on the left Michail Deyev "S", and on the right 3 works by ZOYA ZOYA 1. "The Monster" 2. "The Voice of the Streets" 3. half of work " Between life and death"

On the left Michail Deyev “S”. On the right, three works by ZOYA . 1. “The Monster” 2. “The Voice of the Streets” 3. half of ” Between life and death”

Bradley: What artists will you be showing and how did you pick them? What were salient factors in the process of curation and how does your attitude to censorship shape this?
Max: Now we have 30 individual artists and art groups from 8 countries taking part in our project. We gathered them with an open call, though a lot of them have already been collaborating with us in other projects. We tried to be as open as possible and not to reject (nearly) anything and there was (almost) no necessity to do that. There was only one issue with erotic images that we considered “sexist” at first, but we’ve changed our mind after a conversation with the artist. Another problem we’ve faced when preparing the exhibition was the translation, because there were too many specific items considering censorship in various local situations that needed additional explications.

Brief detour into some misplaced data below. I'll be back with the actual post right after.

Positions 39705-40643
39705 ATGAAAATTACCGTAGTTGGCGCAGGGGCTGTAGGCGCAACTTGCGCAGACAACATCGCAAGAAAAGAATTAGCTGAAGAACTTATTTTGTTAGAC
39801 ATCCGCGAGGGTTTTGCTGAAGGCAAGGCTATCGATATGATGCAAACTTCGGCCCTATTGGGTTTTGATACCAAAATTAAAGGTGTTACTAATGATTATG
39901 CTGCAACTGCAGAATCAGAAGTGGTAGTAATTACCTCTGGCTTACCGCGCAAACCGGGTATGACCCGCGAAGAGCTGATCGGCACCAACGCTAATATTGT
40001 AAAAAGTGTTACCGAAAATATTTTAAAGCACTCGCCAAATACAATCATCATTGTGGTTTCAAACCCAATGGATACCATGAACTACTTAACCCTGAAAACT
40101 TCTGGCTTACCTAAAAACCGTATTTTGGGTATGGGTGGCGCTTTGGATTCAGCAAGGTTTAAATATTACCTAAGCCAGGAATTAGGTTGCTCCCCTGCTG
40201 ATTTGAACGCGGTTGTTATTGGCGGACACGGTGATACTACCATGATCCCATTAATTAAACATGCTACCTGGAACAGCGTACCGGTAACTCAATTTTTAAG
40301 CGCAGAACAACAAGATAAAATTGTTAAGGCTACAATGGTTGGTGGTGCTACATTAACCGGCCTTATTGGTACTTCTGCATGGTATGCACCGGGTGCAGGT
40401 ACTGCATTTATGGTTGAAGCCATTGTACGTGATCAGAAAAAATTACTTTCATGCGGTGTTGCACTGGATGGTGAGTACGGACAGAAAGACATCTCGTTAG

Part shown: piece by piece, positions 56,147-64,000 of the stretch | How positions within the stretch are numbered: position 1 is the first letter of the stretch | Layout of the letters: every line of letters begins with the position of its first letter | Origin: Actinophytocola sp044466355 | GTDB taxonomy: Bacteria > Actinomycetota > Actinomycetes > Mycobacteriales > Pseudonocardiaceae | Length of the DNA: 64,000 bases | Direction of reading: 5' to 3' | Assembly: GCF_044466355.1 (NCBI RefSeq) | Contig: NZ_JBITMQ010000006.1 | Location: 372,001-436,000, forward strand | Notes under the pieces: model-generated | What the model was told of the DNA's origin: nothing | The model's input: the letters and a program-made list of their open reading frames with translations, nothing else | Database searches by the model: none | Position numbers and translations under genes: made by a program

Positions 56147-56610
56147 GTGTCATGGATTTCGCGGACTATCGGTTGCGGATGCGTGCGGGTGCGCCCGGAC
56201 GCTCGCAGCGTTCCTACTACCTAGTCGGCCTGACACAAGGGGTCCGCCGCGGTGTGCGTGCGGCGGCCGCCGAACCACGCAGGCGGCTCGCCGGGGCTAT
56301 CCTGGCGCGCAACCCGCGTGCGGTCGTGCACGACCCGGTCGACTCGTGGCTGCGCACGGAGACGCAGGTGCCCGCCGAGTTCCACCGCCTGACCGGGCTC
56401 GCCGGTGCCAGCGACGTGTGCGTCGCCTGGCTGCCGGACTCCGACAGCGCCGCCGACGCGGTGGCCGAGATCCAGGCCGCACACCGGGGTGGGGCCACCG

Vadim Lurje " No Photo"

Vadim Lurje ” No Photo”

Andre Borges "Apologies in a Lift"

Andre Borges “Apologies in a Lift”

Bradley: Although this exhibition is taking place in Brighton, you also intend to tour this. This touring could be an exploration of censorship in its own right. Where are you planning to take it and what censorship issues do you think will emerge?